This Miami Marlins problem is an MLB problem and needs to be resolved

It's time for MLB to start caring more about markets and fanbases

Bruce Sherman
Bruce Sherman / Mark Brown/GettyImages

The Texas Rangers signed SP Michael Lorenzen for 1 year/$4.5 million. This happened at the same time as the Miami Marlins are dealing with some significant pitching injuries. You'd think that Bruce Sherman would allow Peter Bendix to spend some money. Now to be fair, it's possible that Bendix didn't want Lorenzen and didn't even bother trying to sign him. It still plays into the bigger picture with the team.

MLB needs to start caring about their fanbases and markets a bit more.

I wrote about how it was insane that a team from San Diego was outspending a team from Miami. I want to revisit this topic as with all of the talk about changing the CBA, it seems this issue is being mostly ignored. For Major League Baseball to become more popular, there has to be more done when it comes to markets.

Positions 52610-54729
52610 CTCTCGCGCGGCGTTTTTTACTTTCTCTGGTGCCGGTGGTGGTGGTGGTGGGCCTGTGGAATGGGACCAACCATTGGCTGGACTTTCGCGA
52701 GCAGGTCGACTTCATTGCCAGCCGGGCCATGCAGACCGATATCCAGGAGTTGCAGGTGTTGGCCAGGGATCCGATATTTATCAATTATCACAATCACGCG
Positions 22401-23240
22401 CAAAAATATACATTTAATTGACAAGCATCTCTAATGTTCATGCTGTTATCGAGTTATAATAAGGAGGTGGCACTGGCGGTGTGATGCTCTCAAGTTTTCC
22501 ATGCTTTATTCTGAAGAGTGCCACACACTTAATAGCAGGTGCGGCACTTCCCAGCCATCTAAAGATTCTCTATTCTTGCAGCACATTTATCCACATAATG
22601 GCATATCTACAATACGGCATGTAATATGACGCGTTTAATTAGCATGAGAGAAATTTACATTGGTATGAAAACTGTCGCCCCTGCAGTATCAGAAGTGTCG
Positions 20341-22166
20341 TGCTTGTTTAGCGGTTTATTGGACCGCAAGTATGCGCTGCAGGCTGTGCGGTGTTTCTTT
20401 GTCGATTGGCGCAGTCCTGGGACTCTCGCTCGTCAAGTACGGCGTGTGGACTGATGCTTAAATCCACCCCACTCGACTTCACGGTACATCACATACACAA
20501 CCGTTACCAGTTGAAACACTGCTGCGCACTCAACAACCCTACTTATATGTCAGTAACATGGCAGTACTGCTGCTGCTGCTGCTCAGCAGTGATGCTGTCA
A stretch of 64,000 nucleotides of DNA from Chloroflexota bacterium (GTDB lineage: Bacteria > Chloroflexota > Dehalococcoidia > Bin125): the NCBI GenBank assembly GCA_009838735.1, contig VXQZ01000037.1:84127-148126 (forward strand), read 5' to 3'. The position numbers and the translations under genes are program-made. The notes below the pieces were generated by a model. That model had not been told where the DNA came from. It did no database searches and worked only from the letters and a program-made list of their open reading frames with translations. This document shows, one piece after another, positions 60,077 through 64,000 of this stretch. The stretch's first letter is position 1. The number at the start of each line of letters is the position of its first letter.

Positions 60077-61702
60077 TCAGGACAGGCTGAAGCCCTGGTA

It's common sense to say that Miami is one of the biggest markets in the country. The Miami-Dade metropolitan area is actually the ninth biggest in fact. So why do the Miami Marlins have a payroll in the bottom three of the Majors? How does that make any sense at all?

The Fish never seem to be connected to the top free agents and have a reputation as a team that's for lack of a nice word: "cheap". The fix is very simple. It's not a payroll floor which the owners will reject, it's a committee. A financial committee that has no connection to either the owners or the players. This committee will look at the market, will be provided the team's operating finances, the revenue etc. The committee will then analyze all of the data and provide their conclusion.

Their conclusion will be based on how the team's payroll represents their market and revenue. This committee will ultimately decide whether a given team is doing enough to be competitive or not. This will obviously require a lot of details worked out, but in general the concept is to hold owners responsible to their customers: the fanbase.

If a team is not doing enough to be competitive in their market, MLB should immediately force the owner to sell the team to someone who does. The fans deserve it.

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